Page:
“It’ll feel like regaining a freedom and taking back what’s mine,” she continued. “When I created (these songs), I didn’t know what they would grow up to be. Going back in and knowing that it meant something to people is actually a really beautiful way to celebrate what the fans have done for my music.”

As to whether she’d ever start her own record label, Swift said, “I do think about it every once in a while, but if I was going to do it, I would need to do it with all of my energy. I know how important that is when you’ve got someone else’s career in your hands, and I know how it feels when someone isn’t generous.”

Swift explained there’s a reason for her speaking out beyond just wanting to own her masters.

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“New artists and producers and writers need work, and they need to be likable and get booked in sessions, and they can’t make noise — but if I can, then I’m going to,” she said. “I know that it seems like I’m very loud about this, but it’s because someone has to be.”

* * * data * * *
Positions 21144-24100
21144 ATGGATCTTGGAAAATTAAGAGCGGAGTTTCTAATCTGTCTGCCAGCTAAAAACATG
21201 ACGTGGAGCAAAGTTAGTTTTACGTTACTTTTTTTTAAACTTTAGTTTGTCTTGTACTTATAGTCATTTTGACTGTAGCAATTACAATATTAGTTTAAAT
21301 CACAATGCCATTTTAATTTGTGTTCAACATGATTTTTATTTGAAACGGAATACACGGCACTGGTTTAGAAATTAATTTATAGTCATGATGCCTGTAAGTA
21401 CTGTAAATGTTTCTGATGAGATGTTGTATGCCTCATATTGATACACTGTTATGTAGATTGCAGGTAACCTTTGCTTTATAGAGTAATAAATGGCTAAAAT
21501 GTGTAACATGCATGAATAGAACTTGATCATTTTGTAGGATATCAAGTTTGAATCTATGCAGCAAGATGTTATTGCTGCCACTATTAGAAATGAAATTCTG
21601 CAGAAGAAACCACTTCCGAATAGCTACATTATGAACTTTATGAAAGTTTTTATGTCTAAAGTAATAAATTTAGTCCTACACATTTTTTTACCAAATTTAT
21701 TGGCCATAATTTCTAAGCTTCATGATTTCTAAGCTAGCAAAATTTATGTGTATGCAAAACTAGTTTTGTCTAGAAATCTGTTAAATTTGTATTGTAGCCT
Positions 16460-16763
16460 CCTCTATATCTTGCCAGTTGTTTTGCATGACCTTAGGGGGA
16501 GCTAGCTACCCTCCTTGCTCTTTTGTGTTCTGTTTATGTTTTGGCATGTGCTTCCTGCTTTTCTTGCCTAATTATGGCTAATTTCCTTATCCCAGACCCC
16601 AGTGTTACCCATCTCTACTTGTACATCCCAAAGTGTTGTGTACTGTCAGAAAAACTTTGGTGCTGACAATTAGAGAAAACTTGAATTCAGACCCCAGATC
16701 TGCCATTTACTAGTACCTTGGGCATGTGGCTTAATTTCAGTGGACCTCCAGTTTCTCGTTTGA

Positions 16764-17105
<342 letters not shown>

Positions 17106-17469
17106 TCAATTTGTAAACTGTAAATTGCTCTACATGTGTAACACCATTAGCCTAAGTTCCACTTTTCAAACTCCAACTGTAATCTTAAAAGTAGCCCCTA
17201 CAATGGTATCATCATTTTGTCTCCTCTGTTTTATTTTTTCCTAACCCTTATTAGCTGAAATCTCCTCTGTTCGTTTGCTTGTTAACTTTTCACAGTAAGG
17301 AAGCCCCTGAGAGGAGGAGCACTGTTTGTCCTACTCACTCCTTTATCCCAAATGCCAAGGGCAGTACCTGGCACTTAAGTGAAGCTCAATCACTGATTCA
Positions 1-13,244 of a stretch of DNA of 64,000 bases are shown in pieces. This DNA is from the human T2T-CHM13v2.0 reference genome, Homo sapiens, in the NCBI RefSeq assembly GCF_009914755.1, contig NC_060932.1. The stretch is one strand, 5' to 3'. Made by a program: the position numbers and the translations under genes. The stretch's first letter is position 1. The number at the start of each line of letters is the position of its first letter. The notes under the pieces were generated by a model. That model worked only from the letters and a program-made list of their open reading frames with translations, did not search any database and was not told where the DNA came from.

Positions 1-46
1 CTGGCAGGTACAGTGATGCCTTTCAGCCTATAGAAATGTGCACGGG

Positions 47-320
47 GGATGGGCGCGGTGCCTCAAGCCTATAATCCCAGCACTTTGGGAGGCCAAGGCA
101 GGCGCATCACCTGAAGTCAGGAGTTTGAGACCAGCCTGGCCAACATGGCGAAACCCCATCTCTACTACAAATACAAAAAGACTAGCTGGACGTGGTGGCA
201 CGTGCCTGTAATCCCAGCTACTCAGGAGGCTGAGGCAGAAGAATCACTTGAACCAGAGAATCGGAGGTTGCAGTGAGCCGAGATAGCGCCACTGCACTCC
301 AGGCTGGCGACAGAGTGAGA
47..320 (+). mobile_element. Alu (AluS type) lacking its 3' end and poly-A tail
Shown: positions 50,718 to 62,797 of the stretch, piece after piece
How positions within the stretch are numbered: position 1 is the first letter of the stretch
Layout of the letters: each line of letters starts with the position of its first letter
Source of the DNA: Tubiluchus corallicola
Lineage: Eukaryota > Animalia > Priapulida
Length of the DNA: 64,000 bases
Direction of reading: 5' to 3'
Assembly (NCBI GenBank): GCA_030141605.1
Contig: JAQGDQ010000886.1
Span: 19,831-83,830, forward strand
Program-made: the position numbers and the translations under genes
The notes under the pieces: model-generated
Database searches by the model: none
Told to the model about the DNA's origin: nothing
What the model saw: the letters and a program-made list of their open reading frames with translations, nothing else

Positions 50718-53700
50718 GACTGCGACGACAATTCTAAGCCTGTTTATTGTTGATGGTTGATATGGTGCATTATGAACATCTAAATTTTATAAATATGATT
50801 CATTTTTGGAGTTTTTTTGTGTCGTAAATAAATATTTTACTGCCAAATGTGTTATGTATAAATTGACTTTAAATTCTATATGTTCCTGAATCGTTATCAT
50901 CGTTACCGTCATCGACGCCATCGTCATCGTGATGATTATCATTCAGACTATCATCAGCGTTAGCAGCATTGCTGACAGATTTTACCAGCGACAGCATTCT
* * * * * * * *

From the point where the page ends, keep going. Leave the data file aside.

On Monday, Swift was nominated for a Golden Globe along with Andrew Lloyd Webber for Best Original Song for the tune “Beautiful Ghosts,” which will be featured in the upcoming movie musical “Cats,” starring Swift.

Westlake Legal Group swift-amas Taylor Swift says she would have paid 'so much' to own her masters Nate Day fox-news/person/taylor-swift fox-news/entertainment/music fox-news/entertainment/genres/pop fox-news/entertainment/genres/country fox-news/entertainment fox news fnc/entertainment fnc bc7e8d99-b01a-534e-82b0-acc811d659d3 article   Westlake Legal Group swift-amas Taylor Swift says she would have paid 'so much' to own her masters Nate Day fox-news/person/taylor-swift fox-news/entertainment/music fox-news/entertainment/genres/pop fox-news/entertainment/genres/country fox-news/entertainment fox news fnc/entertainment fnc bc7e8d99-b01a-534e-82b0-acc811d659d3 article